Redux…

I have mixed feelings about Redux. I really like the general ideas behind Redux, and how nice they’ve explained how and when to use it. I do not like the implementation however. The main reason for that, is that they invented their own vocabulary around existing design patterns. This distracts you from the patterns they use and that in turn complicates learning.

Why would one call something a “reducer” when it is in fact a “mediator”. Why would you call something an “action” when it is a “command”? The most important Redux framework method is called “dispatch” while it has nothing to do with events. As it invokes a command on the state, it should have been called “invoke” or “invokeCommand”. If they had done a better job on that it would have been clear that we are talking about a basic implementation of the Command pattern.

Another thing I struggle with is that they pass strings around to define which actual commands to execute. Inside the “dispatch” method they call the “reducer” which uses a switch statement to finally invoke the actual required command.

function counter(state = 0, action) {
  switch (action.type) {
    case 'INCREMENT':
      return state + 1
    case 'DECREMENT':
      return state - 1
    default:
      return state
  }
}

This is very difficult to maintain and almost impossible to refactor. The only good part about it, is that you can easily serialize and store the list of executed “commands” and then deserialize and replay that list on the initial state, to get to the current state. How useful that is, depends on your application. I do think it is at least a bit smelly.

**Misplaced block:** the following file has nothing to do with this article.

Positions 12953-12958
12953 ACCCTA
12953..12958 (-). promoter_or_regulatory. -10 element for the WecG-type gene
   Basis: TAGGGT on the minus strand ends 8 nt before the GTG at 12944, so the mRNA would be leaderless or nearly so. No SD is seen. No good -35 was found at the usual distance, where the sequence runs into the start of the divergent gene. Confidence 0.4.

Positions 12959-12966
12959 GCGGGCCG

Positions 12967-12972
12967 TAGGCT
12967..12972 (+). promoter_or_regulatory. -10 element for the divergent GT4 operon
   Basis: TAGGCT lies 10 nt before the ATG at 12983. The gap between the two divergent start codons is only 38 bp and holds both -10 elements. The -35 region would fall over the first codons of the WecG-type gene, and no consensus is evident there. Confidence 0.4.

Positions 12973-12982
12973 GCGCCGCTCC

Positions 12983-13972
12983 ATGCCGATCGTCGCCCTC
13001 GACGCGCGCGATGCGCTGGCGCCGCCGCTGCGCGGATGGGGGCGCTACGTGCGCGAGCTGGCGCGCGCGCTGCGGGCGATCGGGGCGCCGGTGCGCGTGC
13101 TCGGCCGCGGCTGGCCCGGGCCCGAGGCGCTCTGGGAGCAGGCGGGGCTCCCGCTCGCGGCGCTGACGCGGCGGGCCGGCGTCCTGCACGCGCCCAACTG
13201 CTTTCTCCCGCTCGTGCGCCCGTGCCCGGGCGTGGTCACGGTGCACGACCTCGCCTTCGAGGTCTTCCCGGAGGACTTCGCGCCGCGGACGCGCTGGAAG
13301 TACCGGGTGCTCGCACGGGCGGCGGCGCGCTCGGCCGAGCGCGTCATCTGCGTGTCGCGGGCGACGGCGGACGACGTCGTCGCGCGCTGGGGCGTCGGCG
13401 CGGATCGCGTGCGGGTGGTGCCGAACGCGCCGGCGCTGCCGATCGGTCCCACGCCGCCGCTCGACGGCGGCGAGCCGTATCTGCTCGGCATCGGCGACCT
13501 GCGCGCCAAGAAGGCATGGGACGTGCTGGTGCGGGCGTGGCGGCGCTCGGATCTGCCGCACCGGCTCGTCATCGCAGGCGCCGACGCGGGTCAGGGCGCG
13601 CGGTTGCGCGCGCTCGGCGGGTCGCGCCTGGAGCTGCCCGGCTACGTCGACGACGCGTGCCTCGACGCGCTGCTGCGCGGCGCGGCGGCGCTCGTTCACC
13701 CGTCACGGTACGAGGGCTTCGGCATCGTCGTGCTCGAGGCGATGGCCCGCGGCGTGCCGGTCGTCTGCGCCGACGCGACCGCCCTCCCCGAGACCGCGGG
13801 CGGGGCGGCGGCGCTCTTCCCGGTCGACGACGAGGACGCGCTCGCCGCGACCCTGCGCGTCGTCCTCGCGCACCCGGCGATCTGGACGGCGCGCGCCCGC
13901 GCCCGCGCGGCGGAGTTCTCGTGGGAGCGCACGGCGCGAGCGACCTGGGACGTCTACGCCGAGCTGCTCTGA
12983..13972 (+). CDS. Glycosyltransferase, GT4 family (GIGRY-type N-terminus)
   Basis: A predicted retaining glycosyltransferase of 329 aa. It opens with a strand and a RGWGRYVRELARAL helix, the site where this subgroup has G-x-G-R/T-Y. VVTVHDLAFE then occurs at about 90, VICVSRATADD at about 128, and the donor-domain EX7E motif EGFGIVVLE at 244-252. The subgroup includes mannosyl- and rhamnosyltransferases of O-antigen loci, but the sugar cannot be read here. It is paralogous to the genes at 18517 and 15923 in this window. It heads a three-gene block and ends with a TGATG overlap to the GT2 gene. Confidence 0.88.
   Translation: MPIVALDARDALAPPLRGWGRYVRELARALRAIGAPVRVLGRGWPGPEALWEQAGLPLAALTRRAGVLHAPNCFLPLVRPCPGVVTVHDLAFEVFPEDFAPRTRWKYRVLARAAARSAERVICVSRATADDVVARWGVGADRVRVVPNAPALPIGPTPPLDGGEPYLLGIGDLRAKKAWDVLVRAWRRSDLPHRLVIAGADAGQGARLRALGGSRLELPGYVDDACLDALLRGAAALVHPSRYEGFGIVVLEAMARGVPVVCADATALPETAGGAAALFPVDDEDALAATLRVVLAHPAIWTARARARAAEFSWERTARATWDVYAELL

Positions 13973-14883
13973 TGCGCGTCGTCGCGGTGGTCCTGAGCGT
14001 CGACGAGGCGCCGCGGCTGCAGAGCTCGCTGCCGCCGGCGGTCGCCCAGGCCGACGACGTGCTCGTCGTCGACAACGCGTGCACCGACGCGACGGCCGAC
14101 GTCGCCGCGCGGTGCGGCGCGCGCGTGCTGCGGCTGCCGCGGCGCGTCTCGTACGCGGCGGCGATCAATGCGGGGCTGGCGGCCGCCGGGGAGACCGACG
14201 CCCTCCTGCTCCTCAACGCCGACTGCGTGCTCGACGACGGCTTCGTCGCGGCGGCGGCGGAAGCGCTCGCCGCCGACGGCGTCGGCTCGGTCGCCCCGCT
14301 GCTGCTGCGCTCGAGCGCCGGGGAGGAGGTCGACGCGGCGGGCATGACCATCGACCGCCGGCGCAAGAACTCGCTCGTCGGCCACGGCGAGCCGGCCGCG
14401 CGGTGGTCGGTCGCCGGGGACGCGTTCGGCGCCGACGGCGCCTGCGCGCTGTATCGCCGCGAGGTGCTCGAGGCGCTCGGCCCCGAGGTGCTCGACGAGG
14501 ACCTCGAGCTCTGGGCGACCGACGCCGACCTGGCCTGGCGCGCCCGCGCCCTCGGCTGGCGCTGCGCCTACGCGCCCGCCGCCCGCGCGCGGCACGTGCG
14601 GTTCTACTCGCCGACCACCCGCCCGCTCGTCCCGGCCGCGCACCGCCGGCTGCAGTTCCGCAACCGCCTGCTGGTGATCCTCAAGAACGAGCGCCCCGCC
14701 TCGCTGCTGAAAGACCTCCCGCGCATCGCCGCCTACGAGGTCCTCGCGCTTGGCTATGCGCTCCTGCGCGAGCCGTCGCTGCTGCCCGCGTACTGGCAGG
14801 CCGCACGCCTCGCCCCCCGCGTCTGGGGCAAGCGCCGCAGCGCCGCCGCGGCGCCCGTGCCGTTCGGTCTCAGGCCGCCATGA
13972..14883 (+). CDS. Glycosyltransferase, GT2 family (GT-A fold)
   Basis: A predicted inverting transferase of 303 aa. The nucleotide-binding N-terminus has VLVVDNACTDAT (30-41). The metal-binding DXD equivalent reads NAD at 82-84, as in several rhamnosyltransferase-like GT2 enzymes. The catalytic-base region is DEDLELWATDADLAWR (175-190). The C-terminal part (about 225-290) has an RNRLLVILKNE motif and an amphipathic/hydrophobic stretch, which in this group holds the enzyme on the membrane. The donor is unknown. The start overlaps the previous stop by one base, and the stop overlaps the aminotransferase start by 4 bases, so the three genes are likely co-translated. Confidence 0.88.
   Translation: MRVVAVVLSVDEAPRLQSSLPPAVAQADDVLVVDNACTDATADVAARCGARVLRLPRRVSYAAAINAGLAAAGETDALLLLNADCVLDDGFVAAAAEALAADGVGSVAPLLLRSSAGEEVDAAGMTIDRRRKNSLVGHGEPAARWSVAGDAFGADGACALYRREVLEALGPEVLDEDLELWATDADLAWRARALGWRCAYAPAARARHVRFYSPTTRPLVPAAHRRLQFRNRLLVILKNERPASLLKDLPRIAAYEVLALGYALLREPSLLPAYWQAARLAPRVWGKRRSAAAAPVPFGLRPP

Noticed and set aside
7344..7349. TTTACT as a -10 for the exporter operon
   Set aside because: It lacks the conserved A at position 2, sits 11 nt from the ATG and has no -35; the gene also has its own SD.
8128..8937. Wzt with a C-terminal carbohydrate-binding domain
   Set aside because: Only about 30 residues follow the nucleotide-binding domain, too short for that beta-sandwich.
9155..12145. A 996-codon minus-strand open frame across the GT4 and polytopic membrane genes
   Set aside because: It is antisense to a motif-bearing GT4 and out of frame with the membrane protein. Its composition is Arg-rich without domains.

Eventually I decided to create my own predictable state container using TypeScript and standard design patterns.

My own predictable state container

Let’s start with the core.ts:

namespace Core {
    "use strict";

    export interface ICommand<S> {
        execute(state: S): S;
        undo(state: S): S;
    }

    export interface IInvoker<S> {
        invoke(command: ICommand<S>): void;
    }

    export interface IRecorder {
        canUndo: boolean;
        undo(): void;

        canRedo: boolean;
        redo(): void;
    }

    export interface IObservable {
        subscribe(callback: () => void): number;
        unsubscribe(id: number): void;
    }

    export interface IContext<S> {
        state: S;
    }

    interface ISubscription {
        id: number;
        callback: () => void;
    }

    export class Context<S> implements IContext<S>, IInvoker<S>, IObservable  {
        private _state: S;

        constructor(initialState: S) {
            this._state = initialState;
        }

        public get state(): S {
            return this._state;
        }

        protected setState(state: S): void {